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IFCONFIG

Posted On 2007-05-01 by FortyPoundHead
Keywords: Command Reference
Tags: Linux Commandline Glossary General Linux
Views: 1611


Stand for InterFace CONFIGurator - display your ip address, network interfaces, transferred and received data information, configure a network interface.

Syntax

ifconfig [interface]
ifconfig interface [aftype] options | address ...

Options

Switch/Option/Setting Explanation
interfaceThe name of the interface. Usually a driver name followed by a unit number, eth0 = 1st Ethernet interface.
upThis flag causes the interface to be activated. It is implicitly specified if an address is assigned to the interface.
downThis flag causes the driver for this interface to be shut down.
[-]arpEnable or disable the use of the ARP protocol on this interface.
[-]promiscEnable or disable the promiscuous mode of the interface. If selected, all packets on the network will be received by the interface.
[-]allmultiEnable or disable all-multicast mode. If selected, all multicast packets on the network will be received by the interface.
metric NSet the interface metric.
mtu NSet the Maximum Transfer Unit (MTU) of an interface.
dstaddr addrSet the remote IP address for a point-to-point (PPP)link (obsolete; use pointopoint instead)
netmask addrSet the IP network mask for this interface. This value defaults to the usual class A, B or C network mask (as derived from the interface IP address), but it can be set to any value.
add addr/prefixlenAdd an IPv6 address to an interface.
del addr/prefixlenRemove an IPv6 address from an interface.
tunnel aa.bb.cc.ddCreate a new SIT (IPv6-in-IPv4) device, tunnelling to the given destination.
irq addrSet the interrupt line used by this device. Not all devices can dynamically change their IRQ setting.
io_addr addrSet the start address in I/O space for this device.
mem_start addrSet the start address for shared memory used by this device. Only a few devices need this.
media typeSet the physical port or medium type to be used by the device. Not all devices can change this setting, and those that can vary in what values they support. Typical values for type are 10base2 (thin Ethernet),10baseT (twisted-pair 10Mbps Ethernet), AUI (external transceiver) and so on. The special medium type of auto can be used to tell the driver to auto-sense the media. Again, not all drivers can do this.
[-]broadcast [addr]If the address argument is given, set the protocol broadcast address for this interface. Otherwise, set (or clear) the IFF_BROADCAST flag for the interface.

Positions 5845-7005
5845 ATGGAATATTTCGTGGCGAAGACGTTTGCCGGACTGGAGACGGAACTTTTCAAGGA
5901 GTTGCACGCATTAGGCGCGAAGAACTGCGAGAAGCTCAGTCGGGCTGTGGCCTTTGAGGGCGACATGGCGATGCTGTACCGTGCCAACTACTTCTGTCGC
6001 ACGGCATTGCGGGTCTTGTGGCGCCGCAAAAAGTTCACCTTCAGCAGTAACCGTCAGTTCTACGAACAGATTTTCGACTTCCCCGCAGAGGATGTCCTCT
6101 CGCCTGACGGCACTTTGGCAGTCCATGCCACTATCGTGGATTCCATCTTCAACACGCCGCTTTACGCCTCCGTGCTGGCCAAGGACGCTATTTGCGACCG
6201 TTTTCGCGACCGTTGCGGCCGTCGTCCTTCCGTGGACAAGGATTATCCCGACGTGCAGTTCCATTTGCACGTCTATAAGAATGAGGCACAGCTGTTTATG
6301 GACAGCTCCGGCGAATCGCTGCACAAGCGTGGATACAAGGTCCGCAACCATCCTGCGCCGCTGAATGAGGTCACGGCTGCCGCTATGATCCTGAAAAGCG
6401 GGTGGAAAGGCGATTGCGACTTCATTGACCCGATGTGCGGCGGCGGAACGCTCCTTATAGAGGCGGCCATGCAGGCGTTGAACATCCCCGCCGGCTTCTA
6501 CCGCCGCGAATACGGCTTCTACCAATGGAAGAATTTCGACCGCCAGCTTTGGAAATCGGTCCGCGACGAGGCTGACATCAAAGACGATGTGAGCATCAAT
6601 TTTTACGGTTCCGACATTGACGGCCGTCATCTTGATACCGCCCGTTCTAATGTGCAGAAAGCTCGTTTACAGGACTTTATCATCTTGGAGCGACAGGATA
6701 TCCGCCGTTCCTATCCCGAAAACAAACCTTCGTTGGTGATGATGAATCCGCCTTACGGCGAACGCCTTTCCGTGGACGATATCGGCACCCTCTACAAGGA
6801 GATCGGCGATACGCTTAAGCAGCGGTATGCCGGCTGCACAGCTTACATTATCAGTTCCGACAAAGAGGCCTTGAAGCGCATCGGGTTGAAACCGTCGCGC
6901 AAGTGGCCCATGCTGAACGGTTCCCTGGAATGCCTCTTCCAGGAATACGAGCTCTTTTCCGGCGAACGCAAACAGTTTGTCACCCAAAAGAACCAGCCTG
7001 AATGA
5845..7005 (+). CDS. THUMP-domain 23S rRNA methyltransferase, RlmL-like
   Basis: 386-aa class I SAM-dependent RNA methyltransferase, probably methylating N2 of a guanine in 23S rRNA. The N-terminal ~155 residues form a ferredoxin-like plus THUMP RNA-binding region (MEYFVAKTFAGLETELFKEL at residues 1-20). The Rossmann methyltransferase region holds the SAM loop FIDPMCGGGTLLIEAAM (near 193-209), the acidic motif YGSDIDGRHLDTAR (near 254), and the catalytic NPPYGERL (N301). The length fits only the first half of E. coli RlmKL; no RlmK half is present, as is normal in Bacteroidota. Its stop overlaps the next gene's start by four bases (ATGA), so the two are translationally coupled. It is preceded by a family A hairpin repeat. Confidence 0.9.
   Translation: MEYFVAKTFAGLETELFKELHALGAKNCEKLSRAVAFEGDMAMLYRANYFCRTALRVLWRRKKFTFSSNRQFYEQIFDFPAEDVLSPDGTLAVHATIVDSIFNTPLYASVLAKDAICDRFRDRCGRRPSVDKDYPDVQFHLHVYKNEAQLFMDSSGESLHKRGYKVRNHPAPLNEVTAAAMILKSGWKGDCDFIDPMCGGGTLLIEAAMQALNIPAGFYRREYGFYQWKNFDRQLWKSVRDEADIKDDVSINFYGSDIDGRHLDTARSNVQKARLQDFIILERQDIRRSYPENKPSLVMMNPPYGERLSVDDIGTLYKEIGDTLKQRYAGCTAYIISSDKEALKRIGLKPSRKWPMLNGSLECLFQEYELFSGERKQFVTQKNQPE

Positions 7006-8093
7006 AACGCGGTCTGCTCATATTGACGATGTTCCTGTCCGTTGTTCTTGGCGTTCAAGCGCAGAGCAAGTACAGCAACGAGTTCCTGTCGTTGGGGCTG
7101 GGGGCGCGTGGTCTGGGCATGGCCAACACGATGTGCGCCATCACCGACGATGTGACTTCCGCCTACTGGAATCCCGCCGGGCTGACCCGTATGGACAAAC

[-]pointopoint [addr]This keyword enables the point-to-point mode of an interface,meaning that it is a direct link between two machines with nobody else listening on it. If the address argument is also given, set the protocol address of the other side of the link, just like the obsolete dstaddr keyword does. Otherwise, set or clear the IFF_POINTOPOINT flag for the interface.
hw class addressSet the hardware address of this interface, if the device driver supports this operation. The keyword must be followed by the name of the hardware class and the printable ASCII equivalent of the hardware address. Hardware classes currently supported include ether (Ethernet), ax25 (AMPR AX.25), ARCnet and netrom (AMPR NET/ROM).
multicastSet the multicast flag on the interface. Not normally be needed as the drivers set the flag correctly themselves.
addressThe IP address to be assigned to this interface.
txqueuelen lengthSet the length of the transmit queue of the device. It is useful to set this to small values for slower devices with a high latency (modem links, ISDN) to prevent fast bulk transfers from disturbing interactive traffic like telnet too much.ifconfig is used at boot time to set up interfaces as necessary. After that, it is usually only needed when debugging or when system tuning is needed.

If no arguments are given, ifconfig displays the status of the currently active interfaces. If a single interface argument is given, it displays the status of the given interface only; if a single -a argument is given, it displays the status of all interfaces, even those that are down. Otherwise, it configures an interface.

If the first argument after the interface name is recognized as the name of a supported address family, that address family is used for decoding and displaying all protocol addresses. Currently supported address families include inet (TCP/IP, default), inet6 (IPv6), ax25 (AMPR Packet Radio), ddp (Appletalk Phase 2), ipx (Novell IPX) and netrom (AMPR Packet radio).

All numbers supplied as parts in IPv4 dotted decimal notation may be decimal, octal, or hexadecimal, as specified in the ISO C standard (that is, a leading 0x or 0X implies hexadecimal; otherwise, a leading ''0'' implies octal; otherwise, the number is interpreted as decimal). Use of hexamedial and octal numbers is not RFC-compliant and therefore its use is discouraged and may go away.


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